Credit Card theft
Get Legal Help Today
Secured with SHA-256 Encryption
Credit Card theft
A friend of mine asked me to pay her phone bill over the phone with my credit card and I allowed her to, but I found out about six months later that she had kept my card number and had been using my card every month to pay her phone bill without my permission. I had some personal issues and never got it taken care of and I ended up paying the $900 bill to avoid further charges, This was about two and a half years ago but it has been bothering me recently and I wanted to know if it is too late to press charges in New York.
Asked on May 28, 2009 under Criminal Law, New York
J.M.A., Member in Good Standing of the Connecticut Bar / FreeAdvice Contributing Attorney
Answered 12 years ago | Contributor
I would have to know the exact date that your friend used the card to determine whether the statute of limitations has expired for pressing charges. However, even if the statute of limitations has expired for pressing charges, you can still sue your friend for civil theft, unjust enrichment and conversion - all of which have a statute of limitations period of at least 3 years generally. The statute of limitations is a statute that provides a time limit for taking legal action. to be able to file a case you must be within the applicable statute of limitations. I suggest hiring a lawyer to take immediate action.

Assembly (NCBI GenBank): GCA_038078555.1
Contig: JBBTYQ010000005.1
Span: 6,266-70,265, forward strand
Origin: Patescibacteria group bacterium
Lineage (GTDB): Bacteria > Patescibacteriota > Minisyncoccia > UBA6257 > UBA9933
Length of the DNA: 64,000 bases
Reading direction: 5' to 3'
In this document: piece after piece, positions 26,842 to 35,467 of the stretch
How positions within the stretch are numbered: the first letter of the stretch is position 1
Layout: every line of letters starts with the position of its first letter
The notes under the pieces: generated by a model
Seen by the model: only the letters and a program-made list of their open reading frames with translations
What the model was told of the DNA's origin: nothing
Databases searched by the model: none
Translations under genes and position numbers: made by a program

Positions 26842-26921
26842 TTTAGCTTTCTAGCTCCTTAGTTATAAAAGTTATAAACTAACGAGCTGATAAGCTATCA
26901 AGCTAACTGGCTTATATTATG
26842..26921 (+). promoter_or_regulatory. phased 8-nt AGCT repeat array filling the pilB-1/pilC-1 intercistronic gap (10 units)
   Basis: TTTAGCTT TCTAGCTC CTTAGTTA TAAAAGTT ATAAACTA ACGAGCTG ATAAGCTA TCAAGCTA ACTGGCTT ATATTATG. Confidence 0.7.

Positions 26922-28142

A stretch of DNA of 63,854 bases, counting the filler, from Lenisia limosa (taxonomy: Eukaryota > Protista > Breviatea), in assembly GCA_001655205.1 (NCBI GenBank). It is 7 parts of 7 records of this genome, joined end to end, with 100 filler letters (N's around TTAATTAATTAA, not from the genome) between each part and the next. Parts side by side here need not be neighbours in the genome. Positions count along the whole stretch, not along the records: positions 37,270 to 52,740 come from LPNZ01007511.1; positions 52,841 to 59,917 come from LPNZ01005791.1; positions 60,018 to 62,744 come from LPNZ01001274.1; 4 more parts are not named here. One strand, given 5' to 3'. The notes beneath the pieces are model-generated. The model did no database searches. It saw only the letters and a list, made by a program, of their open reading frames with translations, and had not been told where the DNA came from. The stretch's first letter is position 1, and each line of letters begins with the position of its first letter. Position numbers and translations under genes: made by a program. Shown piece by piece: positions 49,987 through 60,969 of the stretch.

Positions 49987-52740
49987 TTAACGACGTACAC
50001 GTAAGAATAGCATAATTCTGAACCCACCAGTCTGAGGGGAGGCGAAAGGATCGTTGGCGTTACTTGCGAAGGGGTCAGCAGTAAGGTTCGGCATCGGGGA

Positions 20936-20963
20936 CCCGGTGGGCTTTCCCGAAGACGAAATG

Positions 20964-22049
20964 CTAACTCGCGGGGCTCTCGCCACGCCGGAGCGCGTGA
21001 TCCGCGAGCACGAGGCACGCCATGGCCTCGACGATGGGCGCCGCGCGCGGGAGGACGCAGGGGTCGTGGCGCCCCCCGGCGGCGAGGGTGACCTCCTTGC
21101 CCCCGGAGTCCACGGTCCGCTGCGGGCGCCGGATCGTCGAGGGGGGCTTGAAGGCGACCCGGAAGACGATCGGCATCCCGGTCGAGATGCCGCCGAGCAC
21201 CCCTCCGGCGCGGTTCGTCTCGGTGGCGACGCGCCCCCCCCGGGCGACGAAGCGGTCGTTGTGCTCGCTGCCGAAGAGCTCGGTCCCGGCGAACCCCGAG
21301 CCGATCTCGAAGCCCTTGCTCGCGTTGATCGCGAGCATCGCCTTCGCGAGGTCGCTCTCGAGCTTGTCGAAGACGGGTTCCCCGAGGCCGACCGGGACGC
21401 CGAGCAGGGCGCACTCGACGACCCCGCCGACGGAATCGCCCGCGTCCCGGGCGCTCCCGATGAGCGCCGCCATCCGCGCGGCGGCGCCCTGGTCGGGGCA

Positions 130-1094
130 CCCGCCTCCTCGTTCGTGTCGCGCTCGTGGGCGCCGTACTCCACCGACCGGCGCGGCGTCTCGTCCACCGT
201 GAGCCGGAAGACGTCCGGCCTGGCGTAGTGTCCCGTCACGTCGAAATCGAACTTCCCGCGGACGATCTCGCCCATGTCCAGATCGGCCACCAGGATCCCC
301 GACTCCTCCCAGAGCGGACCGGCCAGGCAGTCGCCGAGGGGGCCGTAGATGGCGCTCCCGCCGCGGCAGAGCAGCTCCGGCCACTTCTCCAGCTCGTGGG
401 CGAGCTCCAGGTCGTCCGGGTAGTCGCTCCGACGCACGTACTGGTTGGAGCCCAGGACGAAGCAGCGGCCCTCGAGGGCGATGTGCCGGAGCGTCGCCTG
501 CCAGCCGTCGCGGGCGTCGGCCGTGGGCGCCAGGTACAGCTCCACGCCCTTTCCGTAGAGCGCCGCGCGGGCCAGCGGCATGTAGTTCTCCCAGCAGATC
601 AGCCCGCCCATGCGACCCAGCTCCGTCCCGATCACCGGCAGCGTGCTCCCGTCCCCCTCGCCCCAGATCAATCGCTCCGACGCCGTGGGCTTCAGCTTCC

IMPORTANT NOTICE: The Answer(s) provided above are for general information only. The attorney providing the answer was not serving as the attorney for the person submitting the question or in any attorney-client relationship with such person. Laws may vary from state to state, and sometimes change. Tiny variations in the facts, or a fact not set forth in a question, often can change a legal outcome or an attorney's conclusion. Although AttorneyPages.com has verified the attorney was admitted to practice law in at least one jurisdiction, he or she may not be authorized to practice law in the jurisdiction referred to in the question, nor is he or she necessarily experienced in the area of the law involved. Unlike the information in the Answer(s) above, upon which you should NOT rely, for personal advice you can rely upon we suggest you retain an attorney to represent you.